Last year, at this time, I posted a blog entry about a report made by the National Association of Elementary School Principals. Take the time to read their 8 Concerns, and have yourself a good laugh.
Recently, the National Association of Elementary School Principals (NAESP) has published a report containing concerns about homeschooling. Obviously, the rocket scientists at the NAESP have spent very little time with homeschool families. But I'll share with you their 8 Concerns, as well as my opinion on each. Grab some tea and a relaxing chair, because some of these are quite hilarious!
Homeschooling your child will:
1.Deprive the child of important social experiences
Some of the ways Reese is deprived:
*We spend time with children of various ages multiple times each week
*He learns by example from Mom, Dad, & siblings about manners in public & stranger safety
*He participates in CoOp & gym class, which are led by other adults where he learns new ways to listen, follow directions, be part of a group, & work independent of parents
*Reese travels to other cultures to experience them first hand instead of just studying them
2. Isolate the student from other social/ethnic groups
Some of the ways Reese is isolated:
*We participate in group activities at least 3 days a week, often more. These groups are made up of all ages & races
*We seek out cultural events in our community, such as celebrations at the Japanese Gardens or traveling to see a Mariachi band play or celebrating Chinese New Year at our local Children's Museum
*We check out various genres of music from all cultures to experience the sounds & methods of music making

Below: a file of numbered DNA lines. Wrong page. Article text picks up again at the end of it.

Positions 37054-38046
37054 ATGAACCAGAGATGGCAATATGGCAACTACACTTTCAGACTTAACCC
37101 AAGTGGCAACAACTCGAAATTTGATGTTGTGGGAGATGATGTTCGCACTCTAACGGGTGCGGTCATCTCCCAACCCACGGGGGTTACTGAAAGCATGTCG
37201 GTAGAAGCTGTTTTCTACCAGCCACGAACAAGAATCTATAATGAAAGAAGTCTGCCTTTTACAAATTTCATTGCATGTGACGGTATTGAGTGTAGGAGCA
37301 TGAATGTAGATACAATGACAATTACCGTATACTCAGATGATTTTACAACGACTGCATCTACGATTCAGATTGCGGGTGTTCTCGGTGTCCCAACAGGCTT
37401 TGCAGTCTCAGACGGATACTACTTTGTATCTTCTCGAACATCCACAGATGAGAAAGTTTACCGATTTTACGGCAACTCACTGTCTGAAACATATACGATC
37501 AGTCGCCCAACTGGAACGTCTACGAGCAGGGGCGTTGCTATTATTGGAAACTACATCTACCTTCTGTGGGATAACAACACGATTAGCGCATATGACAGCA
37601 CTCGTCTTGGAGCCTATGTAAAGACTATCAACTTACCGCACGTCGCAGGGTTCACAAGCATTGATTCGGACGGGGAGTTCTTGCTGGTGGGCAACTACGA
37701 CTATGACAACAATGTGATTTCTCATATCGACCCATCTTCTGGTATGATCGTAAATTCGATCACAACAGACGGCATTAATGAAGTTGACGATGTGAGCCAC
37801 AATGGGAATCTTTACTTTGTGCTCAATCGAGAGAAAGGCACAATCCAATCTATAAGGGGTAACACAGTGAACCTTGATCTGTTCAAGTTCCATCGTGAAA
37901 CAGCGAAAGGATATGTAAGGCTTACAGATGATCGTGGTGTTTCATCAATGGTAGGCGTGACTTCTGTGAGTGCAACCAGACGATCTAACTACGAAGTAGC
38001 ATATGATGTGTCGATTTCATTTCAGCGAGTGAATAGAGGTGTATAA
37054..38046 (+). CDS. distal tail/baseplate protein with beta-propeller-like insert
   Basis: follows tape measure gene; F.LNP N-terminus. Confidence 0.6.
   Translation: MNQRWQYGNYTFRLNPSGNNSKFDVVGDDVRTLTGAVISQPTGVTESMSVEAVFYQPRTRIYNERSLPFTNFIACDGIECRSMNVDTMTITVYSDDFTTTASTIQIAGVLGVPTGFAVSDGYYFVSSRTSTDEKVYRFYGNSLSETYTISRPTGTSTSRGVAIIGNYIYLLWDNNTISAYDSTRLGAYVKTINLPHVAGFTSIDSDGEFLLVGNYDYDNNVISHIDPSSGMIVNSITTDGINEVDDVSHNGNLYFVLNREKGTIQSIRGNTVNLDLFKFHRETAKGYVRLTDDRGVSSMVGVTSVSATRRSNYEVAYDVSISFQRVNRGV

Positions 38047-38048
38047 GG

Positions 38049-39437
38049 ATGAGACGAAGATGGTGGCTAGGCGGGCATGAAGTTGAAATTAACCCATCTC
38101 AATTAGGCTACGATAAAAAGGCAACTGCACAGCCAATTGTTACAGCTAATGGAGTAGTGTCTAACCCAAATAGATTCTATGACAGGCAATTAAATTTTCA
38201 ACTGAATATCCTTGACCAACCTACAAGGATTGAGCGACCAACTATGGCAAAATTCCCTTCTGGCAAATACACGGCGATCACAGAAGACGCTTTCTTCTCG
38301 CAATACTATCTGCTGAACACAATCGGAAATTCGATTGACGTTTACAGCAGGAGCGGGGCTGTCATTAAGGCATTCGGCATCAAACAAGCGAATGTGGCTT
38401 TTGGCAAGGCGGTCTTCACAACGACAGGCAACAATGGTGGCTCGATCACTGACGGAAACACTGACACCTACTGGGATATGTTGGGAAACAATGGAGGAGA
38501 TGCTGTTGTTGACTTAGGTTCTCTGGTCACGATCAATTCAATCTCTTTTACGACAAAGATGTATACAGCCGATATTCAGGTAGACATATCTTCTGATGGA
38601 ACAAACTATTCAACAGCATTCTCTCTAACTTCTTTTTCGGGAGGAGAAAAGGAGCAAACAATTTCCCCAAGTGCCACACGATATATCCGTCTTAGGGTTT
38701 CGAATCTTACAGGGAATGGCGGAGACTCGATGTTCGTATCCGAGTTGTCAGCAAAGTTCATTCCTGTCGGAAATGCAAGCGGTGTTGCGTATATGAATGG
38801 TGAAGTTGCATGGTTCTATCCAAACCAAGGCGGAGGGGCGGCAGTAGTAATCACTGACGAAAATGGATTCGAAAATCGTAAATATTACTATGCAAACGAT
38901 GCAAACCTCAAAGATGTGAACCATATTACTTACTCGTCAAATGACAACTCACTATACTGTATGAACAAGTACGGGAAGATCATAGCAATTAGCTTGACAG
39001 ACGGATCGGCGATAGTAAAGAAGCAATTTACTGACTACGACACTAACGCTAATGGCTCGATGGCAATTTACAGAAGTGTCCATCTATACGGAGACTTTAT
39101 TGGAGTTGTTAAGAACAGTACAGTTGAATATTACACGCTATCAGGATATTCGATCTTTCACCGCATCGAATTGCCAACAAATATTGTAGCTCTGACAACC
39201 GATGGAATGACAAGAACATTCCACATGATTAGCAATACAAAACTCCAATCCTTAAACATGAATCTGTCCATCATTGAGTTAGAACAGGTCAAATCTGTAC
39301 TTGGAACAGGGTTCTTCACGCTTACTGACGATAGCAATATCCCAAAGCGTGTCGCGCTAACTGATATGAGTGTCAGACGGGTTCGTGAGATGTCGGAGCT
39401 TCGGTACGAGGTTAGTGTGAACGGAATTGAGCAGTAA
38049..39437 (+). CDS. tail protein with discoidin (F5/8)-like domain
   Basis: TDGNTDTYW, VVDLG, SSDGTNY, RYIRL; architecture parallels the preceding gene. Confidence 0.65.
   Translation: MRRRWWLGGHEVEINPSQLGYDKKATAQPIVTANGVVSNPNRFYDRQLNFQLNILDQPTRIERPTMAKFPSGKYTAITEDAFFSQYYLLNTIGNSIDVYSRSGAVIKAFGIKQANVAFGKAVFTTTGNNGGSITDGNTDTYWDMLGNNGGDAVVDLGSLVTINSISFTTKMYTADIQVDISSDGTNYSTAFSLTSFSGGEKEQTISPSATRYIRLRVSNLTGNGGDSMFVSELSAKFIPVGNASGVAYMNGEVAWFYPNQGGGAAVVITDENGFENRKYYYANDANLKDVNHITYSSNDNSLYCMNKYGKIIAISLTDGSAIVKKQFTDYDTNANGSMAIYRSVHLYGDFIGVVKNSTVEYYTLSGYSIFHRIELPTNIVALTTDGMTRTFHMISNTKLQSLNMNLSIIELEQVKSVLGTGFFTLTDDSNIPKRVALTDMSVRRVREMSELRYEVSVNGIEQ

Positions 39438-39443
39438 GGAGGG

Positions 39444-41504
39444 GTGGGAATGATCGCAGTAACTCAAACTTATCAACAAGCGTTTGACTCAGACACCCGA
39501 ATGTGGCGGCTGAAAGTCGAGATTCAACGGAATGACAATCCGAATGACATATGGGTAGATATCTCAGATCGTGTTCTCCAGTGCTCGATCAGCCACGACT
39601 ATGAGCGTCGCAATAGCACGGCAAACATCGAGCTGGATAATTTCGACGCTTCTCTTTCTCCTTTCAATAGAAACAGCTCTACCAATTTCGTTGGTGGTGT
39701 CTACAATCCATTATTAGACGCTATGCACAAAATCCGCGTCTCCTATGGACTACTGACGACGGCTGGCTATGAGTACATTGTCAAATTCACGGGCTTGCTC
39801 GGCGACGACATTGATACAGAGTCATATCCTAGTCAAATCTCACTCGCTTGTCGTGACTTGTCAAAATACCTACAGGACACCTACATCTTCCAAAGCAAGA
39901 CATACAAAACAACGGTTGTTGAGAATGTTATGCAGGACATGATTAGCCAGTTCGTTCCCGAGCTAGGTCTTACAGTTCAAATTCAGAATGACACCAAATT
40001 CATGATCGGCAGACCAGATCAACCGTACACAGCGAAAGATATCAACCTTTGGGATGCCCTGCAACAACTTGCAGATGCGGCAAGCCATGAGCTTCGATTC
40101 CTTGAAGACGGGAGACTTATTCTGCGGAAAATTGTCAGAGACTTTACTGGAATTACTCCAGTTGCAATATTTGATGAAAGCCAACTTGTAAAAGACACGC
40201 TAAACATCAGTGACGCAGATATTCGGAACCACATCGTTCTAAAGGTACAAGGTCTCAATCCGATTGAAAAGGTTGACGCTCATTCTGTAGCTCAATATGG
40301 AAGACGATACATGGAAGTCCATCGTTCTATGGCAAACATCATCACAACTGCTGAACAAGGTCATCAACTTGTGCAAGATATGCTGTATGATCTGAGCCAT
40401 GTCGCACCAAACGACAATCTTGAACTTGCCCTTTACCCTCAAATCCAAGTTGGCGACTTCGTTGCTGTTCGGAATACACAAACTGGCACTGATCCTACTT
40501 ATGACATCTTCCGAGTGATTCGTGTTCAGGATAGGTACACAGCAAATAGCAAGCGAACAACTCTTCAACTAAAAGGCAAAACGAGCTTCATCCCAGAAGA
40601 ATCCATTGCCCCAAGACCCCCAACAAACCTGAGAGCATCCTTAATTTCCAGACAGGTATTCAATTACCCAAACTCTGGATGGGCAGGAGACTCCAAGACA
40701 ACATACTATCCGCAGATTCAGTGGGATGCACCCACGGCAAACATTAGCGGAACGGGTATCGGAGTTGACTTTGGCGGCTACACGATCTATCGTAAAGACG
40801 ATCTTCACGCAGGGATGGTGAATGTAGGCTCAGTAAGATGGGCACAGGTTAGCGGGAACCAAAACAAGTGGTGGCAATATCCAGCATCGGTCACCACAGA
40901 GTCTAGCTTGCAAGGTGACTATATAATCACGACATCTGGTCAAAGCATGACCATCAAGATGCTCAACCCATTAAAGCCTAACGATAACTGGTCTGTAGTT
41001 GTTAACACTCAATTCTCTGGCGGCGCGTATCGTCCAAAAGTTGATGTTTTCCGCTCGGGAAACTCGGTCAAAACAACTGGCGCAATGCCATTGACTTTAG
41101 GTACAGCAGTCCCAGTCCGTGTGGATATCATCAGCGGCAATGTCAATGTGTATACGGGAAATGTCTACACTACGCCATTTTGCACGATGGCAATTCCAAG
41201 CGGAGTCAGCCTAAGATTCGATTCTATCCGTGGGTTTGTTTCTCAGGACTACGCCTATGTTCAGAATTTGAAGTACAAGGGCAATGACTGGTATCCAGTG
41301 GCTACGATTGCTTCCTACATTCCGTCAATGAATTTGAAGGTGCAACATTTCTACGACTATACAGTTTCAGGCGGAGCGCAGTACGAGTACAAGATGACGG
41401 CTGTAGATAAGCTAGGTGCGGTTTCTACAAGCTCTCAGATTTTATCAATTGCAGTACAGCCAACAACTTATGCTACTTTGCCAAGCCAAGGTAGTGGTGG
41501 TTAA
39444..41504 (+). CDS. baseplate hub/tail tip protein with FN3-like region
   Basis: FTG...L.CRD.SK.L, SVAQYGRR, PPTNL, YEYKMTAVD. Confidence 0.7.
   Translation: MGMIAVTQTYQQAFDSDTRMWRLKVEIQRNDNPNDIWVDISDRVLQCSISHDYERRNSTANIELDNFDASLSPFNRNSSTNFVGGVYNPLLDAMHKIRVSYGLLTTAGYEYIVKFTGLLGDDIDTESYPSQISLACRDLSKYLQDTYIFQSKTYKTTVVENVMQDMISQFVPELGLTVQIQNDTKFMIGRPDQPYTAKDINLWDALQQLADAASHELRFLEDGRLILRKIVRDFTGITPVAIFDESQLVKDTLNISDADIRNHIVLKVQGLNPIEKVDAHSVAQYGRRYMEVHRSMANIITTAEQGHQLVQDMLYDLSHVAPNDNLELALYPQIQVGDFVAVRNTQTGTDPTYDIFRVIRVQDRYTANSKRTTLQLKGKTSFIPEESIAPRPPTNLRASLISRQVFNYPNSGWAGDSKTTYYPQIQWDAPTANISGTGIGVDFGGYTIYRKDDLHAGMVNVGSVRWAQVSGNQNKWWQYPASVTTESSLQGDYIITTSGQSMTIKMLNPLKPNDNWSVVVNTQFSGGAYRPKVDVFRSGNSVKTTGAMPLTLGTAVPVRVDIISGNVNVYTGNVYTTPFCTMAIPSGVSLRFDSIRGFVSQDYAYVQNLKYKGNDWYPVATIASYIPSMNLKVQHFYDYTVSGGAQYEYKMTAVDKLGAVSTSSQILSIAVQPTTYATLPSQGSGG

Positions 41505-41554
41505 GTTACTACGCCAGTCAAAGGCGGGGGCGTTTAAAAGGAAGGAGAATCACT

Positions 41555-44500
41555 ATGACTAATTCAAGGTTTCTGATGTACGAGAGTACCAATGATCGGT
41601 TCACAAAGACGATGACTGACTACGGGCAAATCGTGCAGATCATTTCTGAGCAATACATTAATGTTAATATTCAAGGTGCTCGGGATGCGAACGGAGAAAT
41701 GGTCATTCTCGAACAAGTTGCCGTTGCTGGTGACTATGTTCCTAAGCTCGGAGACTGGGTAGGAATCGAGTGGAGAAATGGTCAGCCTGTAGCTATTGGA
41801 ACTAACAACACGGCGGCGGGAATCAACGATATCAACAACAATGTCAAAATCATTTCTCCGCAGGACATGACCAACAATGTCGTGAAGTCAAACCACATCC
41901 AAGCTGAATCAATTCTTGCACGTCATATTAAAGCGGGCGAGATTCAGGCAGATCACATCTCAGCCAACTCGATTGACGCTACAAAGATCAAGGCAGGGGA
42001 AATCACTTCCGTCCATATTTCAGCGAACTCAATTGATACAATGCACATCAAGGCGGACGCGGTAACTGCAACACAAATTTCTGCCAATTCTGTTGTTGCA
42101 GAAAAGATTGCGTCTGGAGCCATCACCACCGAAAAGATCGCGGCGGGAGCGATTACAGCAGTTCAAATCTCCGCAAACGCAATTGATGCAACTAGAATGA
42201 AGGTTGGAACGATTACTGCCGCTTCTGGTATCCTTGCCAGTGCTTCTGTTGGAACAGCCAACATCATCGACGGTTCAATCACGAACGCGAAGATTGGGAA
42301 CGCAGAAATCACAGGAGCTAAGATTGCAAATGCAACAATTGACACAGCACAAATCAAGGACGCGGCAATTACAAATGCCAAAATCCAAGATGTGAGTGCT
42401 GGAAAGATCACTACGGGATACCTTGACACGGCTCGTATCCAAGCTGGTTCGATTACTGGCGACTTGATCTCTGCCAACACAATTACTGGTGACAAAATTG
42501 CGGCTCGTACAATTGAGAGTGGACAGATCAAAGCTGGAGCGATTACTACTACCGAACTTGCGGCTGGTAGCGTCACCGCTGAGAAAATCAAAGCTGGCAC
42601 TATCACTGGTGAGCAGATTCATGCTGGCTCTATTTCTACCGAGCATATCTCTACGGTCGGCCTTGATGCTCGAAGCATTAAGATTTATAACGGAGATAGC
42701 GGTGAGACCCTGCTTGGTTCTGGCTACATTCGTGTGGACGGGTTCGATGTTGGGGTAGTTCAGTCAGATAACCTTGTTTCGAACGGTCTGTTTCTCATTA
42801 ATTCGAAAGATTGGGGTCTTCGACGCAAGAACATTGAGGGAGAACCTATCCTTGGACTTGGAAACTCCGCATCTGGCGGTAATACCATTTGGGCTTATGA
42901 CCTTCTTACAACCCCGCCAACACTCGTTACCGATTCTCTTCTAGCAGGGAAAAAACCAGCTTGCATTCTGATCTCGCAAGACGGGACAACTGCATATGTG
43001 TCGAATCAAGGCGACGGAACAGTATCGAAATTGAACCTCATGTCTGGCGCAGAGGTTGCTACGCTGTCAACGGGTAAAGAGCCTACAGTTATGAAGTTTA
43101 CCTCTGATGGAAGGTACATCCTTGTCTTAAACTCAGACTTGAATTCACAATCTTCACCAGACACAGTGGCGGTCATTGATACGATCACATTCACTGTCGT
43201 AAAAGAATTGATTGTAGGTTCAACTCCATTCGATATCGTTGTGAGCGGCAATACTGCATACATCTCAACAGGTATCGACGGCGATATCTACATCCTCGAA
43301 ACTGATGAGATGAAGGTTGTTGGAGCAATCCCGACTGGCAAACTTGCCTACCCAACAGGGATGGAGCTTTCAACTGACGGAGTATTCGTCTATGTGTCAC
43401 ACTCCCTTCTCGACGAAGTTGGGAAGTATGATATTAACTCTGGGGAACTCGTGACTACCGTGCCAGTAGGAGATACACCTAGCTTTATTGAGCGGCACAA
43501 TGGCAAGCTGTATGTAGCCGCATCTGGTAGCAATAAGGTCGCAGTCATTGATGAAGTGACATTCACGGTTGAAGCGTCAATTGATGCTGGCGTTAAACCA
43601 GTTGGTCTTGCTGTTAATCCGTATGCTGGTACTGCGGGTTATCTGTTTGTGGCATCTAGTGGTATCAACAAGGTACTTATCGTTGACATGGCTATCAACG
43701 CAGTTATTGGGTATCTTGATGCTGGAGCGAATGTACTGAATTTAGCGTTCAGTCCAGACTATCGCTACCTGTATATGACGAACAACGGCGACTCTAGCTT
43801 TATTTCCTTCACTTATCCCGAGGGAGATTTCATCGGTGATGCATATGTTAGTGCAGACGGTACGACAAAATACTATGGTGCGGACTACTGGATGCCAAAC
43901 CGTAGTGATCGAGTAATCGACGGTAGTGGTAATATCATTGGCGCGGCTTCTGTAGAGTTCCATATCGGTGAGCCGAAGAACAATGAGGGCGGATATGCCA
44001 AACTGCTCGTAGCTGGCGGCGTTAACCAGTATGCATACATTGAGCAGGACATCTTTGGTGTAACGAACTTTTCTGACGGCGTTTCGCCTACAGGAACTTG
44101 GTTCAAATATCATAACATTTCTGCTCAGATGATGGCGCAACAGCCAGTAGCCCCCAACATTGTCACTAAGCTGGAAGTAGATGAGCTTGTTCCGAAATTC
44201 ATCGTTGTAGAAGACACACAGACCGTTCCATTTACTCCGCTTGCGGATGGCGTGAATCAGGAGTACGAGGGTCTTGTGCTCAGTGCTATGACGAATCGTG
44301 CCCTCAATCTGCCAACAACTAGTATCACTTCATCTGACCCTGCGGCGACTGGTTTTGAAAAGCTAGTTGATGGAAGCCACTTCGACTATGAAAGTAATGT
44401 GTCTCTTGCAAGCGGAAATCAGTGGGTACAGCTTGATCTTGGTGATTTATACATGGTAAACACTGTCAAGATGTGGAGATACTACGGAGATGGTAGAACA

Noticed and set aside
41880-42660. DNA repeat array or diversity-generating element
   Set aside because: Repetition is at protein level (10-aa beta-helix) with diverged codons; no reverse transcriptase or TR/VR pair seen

3. Deny students the full range of curriculum experiences and materials
Some of the ways Reese is denied:
*Mommy excitedly pours over curriculum catalogs that come in the mail, so that I can tailor a plan to meet his needs
*If a "full range" of curriculum experiences includes testing, red pens, TAKS, & sitting in your desk all day, then yes, he misses out on that
*To make up for not having the State & District dictate what books or materials I must use, Reese gets to use what works for him
4. Provide education by non-certified and unqualified persons
My Early Childhood Education certification bought me exactly bubkus in the actual classroom. Other than the basic philosophies of education (which parents can easily read about in books, and probably absorb much more than my 19-year-old college self did), it was my experiences teaching that made me a better teacher. By spending time with Reese all day, I know more about his needs than any other qualified person. As parents,we are keenly aware of what our children need, & using a "certification" as an excuse that parents can't teach is just silly. I knew PLENTY of college colleagues that were terrible student teachers, yet they passed all the tests & earned their certification (and got teaching jobs!).
5. Create an additional burden on school administrators whose duties include the enforcement of compulsory school attendance laws
Not in Texas, thank you. We're a burden on nobody. Plus, Reese attends school 7 days a week, all year long, so we're pretty much as "compulsory" as one can get. When LIFE is your school, it's pretty hard to limit that to "school hours."
6. Not permit effective assessment of academic standards of quality